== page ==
Thursday, May 6, 2021

Dear Ethicist: Overeating

"Gourmands" by Krzysztof Lubienicki (1659-1729)

Dear Ethicist: I'm an avid overeater and I’m gaining a lot of weight. The problem is that eating is all I like to do. I have been this way all my life. In fact, a kid I knew in elementary school once rebuked me for talking about food all the time, by asking, “is eating all you like to do?” I had a brief respite when all I could think about was sex, but now it’s food. I feel badly since this obsession can impact those around me. For one I take up lots of room in bed. Secondly, my wife has accused me of becoming so narrowcasted in my gluttony that I’ve lost interest in things like theater and dance. Thirdly, I hog everyone else's food. I used to look at eating as a reward after attending some boring cultural event, but now I don’t want to take the time out for the opera, even if it’s Mozart’s “Don Giovanni.”  We are losing friends because many people are trying to diet and lead healthy life styles and I’m a bad influence. I used to look at myself like a joyous ribald 18th century aristocrat, with my joint of beef in hand. However, I'm beginning to fear that my lifestyle may not only be off-putting, but immoral.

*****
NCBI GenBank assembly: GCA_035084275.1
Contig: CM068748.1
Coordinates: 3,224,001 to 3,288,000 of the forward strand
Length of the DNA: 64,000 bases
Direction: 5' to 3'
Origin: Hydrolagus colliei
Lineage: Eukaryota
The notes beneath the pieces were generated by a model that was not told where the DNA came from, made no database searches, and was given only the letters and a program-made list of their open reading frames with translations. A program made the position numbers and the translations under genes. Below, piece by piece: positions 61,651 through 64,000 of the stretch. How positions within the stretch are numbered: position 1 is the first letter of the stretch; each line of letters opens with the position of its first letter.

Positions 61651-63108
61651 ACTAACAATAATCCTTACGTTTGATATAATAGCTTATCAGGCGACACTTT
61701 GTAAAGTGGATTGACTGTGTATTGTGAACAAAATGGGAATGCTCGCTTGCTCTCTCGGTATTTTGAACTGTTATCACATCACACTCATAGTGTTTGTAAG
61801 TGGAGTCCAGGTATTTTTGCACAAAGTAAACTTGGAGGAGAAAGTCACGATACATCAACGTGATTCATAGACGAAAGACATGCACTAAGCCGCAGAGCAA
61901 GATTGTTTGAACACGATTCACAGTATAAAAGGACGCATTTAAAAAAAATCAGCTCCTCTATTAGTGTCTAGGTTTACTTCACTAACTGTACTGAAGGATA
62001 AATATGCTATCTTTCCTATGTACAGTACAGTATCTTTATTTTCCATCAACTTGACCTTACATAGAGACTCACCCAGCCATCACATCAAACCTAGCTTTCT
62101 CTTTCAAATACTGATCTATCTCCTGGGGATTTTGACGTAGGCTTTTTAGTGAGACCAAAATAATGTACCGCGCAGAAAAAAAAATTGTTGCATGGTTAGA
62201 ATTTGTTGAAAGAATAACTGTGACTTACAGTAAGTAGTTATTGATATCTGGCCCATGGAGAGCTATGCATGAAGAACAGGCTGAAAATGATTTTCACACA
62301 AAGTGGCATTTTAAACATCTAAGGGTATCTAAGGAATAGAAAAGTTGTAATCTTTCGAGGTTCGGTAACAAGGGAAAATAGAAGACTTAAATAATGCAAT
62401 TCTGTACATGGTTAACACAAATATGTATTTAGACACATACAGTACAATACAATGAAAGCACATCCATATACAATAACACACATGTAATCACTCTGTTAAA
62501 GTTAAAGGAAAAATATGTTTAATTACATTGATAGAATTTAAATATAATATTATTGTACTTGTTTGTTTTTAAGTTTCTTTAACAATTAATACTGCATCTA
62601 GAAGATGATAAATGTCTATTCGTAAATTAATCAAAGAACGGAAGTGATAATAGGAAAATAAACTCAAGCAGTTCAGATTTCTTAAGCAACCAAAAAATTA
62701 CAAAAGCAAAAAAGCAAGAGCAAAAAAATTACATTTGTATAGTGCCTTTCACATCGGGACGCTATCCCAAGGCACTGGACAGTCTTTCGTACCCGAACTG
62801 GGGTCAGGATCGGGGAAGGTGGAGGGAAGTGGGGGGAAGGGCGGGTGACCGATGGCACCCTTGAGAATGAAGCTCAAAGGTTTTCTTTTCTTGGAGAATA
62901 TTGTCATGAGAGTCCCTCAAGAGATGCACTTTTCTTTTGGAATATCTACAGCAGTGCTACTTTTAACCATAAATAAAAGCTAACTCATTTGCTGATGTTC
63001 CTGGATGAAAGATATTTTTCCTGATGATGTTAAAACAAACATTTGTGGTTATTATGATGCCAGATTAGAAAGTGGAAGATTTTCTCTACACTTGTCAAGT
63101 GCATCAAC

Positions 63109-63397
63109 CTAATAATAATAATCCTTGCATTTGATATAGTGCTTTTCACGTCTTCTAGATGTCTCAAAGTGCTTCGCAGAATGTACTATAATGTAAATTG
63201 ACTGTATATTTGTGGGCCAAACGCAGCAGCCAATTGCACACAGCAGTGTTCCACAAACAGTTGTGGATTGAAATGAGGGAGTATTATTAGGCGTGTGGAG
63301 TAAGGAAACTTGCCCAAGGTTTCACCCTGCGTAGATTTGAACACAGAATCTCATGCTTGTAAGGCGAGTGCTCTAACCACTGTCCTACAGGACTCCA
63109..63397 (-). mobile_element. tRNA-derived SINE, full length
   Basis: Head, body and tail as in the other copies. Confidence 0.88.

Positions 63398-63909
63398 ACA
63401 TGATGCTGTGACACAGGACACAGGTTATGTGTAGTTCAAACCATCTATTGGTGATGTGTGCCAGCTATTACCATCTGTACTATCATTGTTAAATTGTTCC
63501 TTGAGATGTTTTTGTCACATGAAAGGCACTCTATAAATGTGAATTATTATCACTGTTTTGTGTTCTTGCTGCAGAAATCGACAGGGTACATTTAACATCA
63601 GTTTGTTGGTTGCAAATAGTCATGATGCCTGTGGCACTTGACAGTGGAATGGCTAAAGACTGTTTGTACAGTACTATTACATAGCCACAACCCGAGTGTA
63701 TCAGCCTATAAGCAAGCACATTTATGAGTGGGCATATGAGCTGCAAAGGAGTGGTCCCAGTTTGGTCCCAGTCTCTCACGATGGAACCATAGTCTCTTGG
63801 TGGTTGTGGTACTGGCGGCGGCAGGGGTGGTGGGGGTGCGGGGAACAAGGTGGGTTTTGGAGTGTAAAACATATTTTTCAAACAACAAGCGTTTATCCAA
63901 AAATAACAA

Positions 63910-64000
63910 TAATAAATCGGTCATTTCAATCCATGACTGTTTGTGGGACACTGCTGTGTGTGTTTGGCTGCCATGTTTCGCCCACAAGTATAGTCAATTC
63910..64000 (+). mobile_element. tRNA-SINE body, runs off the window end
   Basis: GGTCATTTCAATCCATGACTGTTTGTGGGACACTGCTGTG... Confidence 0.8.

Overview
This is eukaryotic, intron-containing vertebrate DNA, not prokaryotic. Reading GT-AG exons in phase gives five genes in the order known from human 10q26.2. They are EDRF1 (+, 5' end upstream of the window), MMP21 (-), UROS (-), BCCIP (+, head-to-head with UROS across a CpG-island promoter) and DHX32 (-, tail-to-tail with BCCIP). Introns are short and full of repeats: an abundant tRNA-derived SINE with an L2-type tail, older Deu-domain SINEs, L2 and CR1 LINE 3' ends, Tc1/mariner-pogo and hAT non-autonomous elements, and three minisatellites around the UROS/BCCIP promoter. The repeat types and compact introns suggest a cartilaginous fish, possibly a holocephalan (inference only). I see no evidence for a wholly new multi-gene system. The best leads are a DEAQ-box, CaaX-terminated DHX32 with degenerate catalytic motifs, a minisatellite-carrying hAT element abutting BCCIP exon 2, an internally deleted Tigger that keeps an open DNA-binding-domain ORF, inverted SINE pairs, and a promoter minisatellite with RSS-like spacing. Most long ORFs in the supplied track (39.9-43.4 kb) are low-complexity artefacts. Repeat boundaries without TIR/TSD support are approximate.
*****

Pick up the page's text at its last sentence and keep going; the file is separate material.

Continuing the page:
Dear Overeater: You’re not sick (in the head), though I imagine you must get the occasional stomach ache due to your need to devour. You’re a pig. I had a friend like you who ate too much and developed a snout. I think if you’re an addictive personality, which you plainly are, you may be better off going back to sex—which is good exercise and actually helps people to lose weight. I’d echo the sentiment of your elementary school pal when it comes to eating. Is that all your interested in?

Dear Ethicist: Right now yes.

"Read It's Not a Rehearsal" by Francis Levy, HuffPost

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